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Comments (6)

  1. Submitted by Jackson Cage on 05/02/2012 - 09:08 am.

    stop the world, i want to get off..

    as least as it relates to DHS & St. Peter Hospital. Sometimes, government just makes itself indefensible.

  2. Submitted by Greg Kapphahn on 05/02/2012 - 11:23 am.

    I Can’t Help But Wonder What Gov. Walker’s Big Donors

    are buying with those donations.

    I strongly suspect it’s not better, more efficient, more responsive government aimed at building prosperity for the citizens of Wisconsin in fair and even-handed ways.

    I suspect that, if he actually retains his office, Gov. Walker’s next move will be to create “free trade zones” throughout Wisconsin, where outside investors can build manufacturing facilities which will be unencumbered by all forms of taxation, regulation, and interference by organized labor.

    In doing so, he’d finally be able to create all those jobs he promised (instead of LOSING jobs as Wisconsin has been doing since he took office), but of course those jobs would have no benefits and the wages would be so low that mom, dad, and all the kids would have to work seven days a week just to be able to keep a dilapidated roof over their heads and eat ramen noodles three meals a day.

  3. Submitted by Brian Nelson on 05/02/2012 - 01:57 pm.

    Silica Sand

    It’s a shame that sand mining not getting the attention is deserves. First of all, mining companies like WIndsor Permian, have no problem knocking down the scenic bluffs of SE MN for the silica sand–which is sometimes priced as high as $1400 a ton. Some of these mines use as much as 350 million gallons of ground water a day for cleaning and processing the sand. They also use very toxic chemicals in this process and it may well end up in the groundwater. It is no secret that the heavy trucks used by these companies will damage local roads to be repaired at the expense of local governments–Winona county may or may not be exception.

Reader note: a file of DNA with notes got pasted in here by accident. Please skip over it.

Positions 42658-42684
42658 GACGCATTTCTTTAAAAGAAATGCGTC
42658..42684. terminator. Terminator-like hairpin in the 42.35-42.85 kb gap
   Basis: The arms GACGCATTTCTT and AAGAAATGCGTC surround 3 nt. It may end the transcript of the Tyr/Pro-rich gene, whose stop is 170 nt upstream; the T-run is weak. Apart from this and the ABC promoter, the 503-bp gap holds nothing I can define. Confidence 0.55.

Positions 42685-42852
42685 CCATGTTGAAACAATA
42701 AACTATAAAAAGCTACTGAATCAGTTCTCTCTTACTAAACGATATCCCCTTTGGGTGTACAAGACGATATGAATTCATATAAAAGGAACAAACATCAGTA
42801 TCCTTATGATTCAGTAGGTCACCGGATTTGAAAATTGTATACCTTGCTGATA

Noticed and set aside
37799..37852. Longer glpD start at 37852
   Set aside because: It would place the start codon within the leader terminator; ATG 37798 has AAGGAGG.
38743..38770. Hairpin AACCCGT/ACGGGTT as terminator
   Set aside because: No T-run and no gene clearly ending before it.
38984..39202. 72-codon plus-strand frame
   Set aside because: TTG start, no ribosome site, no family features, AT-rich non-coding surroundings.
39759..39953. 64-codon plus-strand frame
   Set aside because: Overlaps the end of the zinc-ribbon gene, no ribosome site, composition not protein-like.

Most of these companies use their own employees and truckers and since a company like Windsor Permian is a subsidiary of a much larger Fracking/Oil/Energy company there is no sale of the sand and revenue for the state. Furthermore, the sale of property to these companies dooms the remaining neighboring landowners to plummeting land values. The dust from silica sand is also a known carcinogen.

    Lastly, the expansion of these mines threatens hundreds of miles of trout streams which the DNR and local organizations have spent millions of dollars improving and gaining angler easements which provide access to fishing. Millions of dollars in revenues to local businesses from tourism are at risk. Silica sand mining is inevitable, but it must be regulated and kept in check

  4. Submitted by Dennis Tester on 05/02/2012 - 03:28 pm.

    Or, more likely

    cities and towns will be able to negotiate the retirement plans and benefit packages of their union employees without bankrupting the local taxpayers.

    A small thing, I know.

  5. Submitted by Logan Foreman on 05/02/2012 - 05:00 pm.

    Or more surely

    The corporations will make a fortune and then leave the cleanup to taxpayers. Including you, Mr. Tester?